Time to take early action before another Horn of Africa drought

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A global alarm has been sounded by several aid NGOs warning of the imminent but avoidable famine that could lead to the deaths of thousands in the Horn of Africa. The United Kingdom organization, The Department for International Development (DFID) reported that between 50,000 and 100,000 people, more than half of them children under five, died in the 2011 Horn of Africa crisis that affected Somalia, Ethiopia and Kenya.

The destruction of livestock, farms, and local market systems contributed to widespread starvation. US government estimated that the greatest number of casualties were among children under the age of five years. According to reports, in the 90 days between May and July of 2011 more than 29,000 children perished.

Save the Children and Oxfam, have both criticized the current emergency response systems operating in West Africa and the Sahel as seriously flawed and thus ill-equipped to manage the impending food shortage crisis.

"Early warning systems in the Sahel region show that overall cereal production is 25% lower than the previous year and food prices are 40% higher than the five-year average. The last food crisis in the region, in 2010, affected 10 million people," the report warns. (Source: Oxfam)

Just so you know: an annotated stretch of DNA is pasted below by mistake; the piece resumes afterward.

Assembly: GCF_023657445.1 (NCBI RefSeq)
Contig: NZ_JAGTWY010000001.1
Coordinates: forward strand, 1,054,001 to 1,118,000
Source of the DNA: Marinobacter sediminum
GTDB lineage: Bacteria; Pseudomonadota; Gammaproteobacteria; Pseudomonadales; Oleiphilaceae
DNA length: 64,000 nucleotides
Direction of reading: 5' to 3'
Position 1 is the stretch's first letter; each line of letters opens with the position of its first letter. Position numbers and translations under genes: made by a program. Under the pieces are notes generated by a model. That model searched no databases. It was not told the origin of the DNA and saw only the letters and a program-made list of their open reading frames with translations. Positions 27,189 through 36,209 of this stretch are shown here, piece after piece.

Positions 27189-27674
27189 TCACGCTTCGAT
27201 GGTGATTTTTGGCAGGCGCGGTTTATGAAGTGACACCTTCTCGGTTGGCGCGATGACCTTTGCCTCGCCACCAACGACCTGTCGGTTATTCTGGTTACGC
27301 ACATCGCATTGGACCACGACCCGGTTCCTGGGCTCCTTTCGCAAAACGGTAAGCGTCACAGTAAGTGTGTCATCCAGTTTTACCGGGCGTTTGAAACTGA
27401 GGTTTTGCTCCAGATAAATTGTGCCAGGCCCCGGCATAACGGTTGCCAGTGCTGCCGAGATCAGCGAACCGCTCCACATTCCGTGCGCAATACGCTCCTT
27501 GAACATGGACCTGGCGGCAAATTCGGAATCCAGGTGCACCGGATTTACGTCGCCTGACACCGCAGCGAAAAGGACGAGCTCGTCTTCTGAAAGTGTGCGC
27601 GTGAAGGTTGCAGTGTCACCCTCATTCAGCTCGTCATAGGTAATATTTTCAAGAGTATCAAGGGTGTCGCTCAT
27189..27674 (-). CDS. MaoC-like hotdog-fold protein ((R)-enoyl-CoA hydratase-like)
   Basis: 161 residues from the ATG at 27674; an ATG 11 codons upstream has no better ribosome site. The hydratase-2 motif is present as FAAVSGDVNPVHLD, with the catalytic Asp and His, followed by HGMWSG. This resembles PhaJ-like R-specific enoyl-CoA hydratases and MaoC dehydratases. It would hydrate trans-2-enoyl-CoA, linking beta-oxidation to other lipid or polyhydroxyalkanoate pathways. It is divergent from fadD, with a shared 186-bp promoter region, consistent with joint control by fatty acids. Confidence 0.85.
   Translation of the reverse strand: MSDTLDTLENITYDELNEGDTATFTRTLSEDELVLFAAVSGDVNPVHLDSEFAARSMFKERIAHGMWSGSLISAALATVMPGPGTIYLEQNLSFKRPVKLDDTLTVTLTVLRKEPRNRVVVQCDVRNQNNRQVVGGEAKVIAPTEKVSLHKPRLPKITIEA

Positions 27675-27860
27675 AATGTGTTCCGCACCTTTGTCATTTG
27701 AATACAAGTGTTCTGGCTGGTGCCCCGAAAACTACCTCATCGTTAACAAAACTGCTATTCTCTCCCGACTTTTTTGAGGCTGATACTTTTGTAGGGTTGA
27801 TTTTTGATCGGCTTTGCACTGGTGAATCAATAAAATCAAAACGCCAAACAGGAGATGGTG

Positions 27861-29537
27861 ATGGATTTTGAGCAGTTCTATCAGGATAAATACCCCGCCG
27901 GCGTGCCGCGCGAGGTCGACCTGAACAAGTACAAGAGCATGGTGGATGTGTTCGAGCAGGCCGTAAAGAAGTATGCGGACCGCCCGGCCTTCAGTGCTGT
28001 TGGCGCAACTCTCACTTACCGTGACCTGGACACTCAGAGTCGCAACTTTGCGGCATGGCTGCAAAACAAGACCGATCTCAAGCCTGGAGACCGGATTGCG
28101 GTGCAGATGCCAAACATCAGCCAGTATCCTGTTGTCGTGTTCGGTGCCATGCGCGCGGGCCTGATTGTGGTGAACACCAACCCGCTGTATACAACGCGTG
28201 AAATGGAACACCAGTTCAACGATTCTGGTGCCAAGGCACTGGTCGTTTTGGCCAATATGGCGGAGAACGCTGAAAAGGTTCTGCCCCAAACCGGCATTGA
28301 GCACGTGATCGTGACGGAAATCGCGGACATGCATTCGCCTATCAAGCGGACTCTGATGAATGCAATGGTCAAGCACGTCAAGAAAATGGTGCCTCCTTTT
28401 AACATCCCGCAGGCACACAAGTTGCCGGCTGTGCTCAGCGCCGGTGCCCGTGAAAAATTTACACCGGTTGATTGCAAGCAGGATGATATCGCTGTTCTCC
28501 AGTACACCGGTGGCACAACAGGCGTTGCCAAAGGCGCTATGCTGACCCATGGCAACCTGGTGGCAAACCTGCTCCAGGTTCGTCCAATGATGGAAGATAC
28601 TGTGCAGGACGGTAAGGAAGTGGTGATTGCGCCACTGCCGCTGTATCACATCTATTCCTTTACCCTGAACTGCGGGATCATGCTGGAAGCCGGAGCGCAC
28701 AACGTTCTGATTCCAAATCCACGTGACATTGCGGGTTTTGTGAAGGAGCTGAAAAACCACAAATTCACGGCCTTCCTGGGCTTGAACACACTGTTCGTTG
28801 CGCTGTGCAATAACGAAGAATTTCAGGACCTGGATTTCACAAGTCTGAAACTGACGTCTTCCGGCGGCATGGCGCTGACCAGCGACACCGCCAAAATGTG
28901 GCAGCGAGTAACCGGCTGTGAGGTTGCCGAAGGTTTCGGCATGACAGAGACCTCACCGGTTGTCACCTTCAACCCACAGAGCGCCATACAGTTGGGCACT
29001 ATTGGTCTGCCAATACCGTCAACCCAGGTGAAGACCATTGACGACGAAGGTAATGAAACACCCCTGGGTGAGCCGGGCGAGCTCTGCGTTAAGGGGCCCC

Burned Alive: Somalis Refugees' Flight to Yemen

Dead Bodies on Gulf of Aden Beach (Yemen)

France24 International News produced a report titled "Yemen, the new Eldorado?" This report illuminates the life of refugees who survive the dangerous crossing of the Gulf of Aden to reach Yemen. Those who survive the crossing are only welcomed if they are Somalian.  Under Yemeni law Somalis are granted rights of asylum, but Ethiopians if caught are immediately deported. Watch video report here.

In the words of one survivor “we were 120 people, overcrowded; the trip took two days. We did not receive food, nor water. Some of us were placed in the hull. Several people died because of asphyxia, some others were thrown overboard, among them two children. In order to intimidate us, they beat us heavily with their belts. One of the smugglers threw petrol on us and showed off his lighter.” MSF and MSF podcasts: Médecins Sans Frontières

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